I’m far from an expert around the globe. Probably not even an expert in the US, so let‘s put a disclaimer on this. I’ve worked with companies abroad, most recently in Canada, and there’s not much difference for me. Some region-typical challenges exist, especially from a regulations standpoint, but overall it‘s the same industry. Same for Europe. We signed a deal with Shurguard, to put our access control system in their properties in Europe. We agree that storage is fundamentally the same, being used for the same reasons, and somewhat operates in the same fashion. We used to do some business in Hong Kong, but that was fairly different. For one, the consumer base was all on foot, and very few were driving. They came in off a local train and preferred storage near their living area. They didn’t need big units, preferring smaller units instead. But overall, the human reasons for using storage: downsizing, moving, and making space –are the same across the world.  

UL: Self-storage is increasingly being used for B2B, especially in some parts of Asia. How do you see this business developing? 

I think the B2B business will continue to grow, especially as we talk about supply chain issues. People are trying to store their products closer to their location. Historically pharmaceutical reps have always used storage. Life Storage, here in the US, is a pretty big player, and they bought a company called Warehouse Anywhere. They keep inventory in their properties, each equipped with an RFID so clients can keep track of it and nothing gets misplaced or taken out by mistake. Multiple people can come in and out of the unit and retrieve their products. It‘s essentially a chain of mini-warehouses. I think they‘re onto something. Storage will also grow into different types as I said earlier. There will be other ways you can use storage, now that you have automated it. We try to make it more convenient for people to use – and that includes businesses.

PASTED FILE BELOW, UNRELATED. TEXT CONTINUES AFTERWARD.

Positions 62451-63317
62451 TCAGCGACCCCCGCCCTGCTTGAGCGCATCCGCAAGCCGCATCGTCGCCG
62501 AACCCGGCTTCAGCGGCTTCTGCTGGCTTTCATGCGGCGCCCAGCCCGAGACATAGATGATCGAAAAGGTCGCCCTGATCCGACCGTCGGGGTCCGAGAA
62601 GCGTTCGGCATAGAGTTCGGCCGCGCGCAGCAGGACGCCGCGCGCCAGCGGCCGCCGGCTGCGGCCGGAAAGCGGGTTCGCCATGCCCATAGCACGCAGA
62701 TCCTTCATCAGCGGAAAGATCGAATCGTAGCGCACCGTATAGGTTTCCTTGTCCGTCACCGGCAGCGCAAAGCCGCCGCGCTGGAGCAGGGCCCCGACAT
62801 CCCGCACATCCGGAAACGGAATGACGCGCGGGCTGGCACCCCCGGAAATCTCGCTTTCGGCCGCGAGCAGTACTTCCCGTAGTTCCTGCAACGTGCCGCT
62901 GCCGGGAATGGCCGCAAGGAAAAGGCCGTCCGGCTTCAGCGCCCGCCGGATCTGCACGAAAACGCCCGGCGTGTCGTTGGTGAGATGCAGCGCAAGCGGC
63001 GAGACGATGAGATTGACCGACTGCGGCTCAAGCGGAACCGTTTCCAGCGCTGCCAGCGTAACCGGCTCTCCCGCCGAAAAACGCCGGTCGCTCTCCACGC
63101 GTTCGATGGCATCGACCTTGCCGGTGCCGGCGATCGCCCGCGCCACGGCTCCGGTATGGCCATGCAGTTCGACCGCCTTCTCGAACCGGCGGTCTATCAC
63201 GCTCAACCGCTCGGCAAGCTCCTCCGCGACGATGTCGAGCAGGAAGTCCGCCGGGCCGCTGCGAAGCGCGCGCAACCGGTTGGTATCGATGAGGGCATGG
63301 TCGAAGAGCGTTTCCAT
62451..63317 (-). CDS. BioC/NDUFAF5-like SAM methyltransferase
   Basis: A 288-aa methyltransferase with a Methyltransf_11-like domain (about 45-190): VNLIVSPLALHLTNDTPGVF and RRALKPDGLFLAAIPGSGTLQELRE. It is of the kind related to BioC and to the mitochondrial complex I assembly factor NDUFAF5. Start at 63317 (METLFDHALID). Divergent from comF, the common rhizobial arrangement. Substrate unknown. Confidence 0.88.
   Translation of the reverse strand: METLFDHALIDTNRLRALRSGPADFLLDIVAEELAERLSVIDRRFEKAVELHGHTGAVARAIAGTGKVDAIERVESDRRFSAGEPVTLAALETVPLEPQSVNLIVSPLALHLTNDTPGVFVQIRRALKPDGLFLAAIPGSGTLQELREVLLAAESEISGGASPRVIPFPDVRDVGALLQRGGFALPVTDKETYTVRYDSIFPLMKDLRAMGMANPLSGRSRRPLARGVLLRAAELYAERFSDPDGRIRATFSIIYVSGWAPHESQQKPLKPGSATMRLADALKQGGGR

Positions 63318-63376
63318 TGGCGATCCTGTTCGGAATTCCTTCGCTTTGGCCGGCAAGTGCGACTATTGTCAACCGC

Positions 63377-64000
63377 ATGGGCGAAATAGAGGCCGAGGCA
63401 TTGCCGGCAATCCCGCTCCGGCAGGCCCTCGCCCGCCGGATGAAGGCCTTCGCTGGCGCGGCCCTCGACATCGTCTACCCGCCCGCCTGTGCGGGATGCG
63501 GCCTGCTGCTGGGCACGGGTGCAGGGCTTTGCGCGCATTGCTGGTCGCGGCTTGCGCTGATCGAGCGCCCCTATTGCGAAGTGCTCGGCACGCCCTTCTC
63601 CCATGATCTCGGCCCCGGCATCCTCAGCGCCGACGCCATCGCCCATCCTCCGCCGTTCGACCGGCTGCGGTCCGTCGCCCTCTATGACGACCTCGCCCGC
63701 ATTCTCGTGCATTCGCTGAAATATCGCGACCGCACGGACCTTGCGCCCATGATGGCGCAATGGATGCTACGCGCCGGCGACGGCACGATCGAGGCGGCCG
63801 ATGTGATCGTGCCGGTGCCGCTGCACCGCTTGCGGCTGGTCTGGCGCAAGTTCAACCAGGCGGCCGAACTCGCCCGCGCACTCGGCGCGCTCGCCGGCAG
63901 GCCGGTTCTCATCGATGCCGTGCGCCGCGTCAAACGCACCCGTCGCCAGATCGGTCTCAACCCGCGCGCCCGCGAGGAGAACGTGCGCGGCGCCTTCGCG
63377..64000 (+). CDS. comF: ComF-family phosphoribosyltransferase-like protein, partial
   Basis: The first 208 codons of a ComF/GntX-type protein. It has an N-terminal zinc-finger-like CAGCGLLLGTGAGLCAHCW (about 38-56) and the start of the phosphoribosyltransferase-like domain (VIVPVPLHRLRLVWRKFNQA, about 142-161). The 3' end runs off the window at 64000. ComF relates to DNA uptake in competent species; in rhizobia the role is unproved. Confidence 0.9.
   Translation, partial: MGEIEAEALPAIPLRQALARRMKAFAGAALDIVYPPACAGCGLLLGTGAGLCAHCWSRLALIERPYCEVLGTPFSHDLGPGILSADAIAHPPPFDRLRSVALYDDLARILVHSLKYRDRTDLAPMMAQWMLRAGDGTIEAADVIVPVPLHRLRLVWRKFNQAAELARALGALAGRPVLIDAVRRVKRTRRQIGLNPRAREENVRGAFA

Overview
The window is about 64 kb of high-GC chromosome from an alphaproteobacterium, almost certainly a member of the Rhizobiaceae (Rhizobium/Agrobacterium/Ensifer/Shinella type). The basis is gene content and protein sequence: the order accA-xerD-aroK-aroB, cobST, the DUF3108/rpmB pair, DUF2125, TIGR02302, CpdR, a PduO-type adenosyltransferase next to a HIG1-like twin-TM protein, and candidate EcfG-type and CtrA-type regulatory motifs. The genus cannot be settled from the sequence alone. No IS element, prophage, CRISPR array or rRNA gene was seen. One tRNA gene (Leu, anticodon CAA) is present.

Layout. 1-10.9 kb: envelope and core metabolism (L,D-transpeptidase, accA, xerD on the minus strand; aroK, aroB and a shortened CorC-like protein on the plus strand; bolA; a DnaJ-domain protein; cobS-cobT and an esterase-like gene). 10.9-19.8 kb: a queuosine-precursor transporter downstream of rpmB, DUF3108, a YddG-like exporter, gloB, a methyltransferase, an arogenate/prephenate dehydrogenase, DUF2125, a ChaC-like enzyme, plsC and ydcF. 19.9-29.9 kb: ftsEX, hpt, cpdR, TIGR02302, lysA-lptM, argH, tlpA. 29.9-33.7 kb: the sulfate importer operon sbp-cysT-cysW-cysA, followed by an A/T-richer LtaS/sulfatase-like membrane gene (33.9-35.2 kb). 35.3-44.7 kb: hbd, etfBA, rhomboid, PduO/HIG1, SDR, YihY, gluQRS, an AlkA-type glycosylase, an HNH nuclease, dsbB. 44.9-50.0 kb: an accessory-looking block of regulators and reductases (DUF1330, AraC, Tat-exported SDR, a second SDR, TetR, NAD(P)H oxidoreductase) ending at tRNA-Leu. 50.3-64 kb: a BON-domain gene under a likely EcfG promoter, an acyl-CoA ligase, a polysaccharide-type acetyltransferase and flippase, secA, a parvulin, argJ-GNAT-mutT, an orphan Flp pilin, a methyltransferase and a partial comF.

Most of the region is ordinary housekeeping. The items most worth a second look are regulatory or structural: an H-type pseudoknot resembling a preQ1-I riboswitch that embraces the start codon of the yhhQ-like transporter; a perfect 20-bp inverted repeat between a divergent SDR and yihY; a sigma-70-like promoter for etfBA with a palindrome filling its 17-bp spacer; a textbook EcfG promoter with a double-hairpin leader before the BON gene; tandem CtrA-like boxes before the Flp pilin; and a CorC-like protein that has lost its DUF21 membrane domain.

UL: To wrap up – tell us about your plans for 2023 and beyond? 

We have expansion going on in a couple of different ways. Our strategy is built on three legs. It’s internal innovation, acquisitions, and partnerships. It probably needs a fourth leg – expansion into new regions. Currently, we are taking our product line and expanding across the globe. Entering Europe is a big deal for us. We’ll have full-service kiosks and our access control system, and we think the online auction platform would work there too. And if I have my way, I’d love to build a call center in Europe. I think the challenge of being able to answer in nine different languages – it would be fun to put one of those together.  

The same holds for New Zealand and Australia. That would be even easier. We’ve done business in New Zealand and Australia before and saw substantial interest in our products. I think that’ll be one of our next steps. It’ll probably be the middle or late part of 2023. But once we get started, it will take three to five years to get a foothold in those regions.  

We’ll also be launching an electronic locking solution. We’ve worked on smart locks for almost eight years now; we’ve got about nine different prototypes and studied and watched all the other players in the space. I am confident that we learned a lot and will be able to deliver a product at a lower price and higher quality. We’re excited about doing that in the first quarter of 2023. We plan to integrate it with our IoT platform. We work with an open system, so the platform will not only accept our locks but also work with other manufacturers’ smart locks. We think the best way to support our self storage partners is to add as much choice as possible.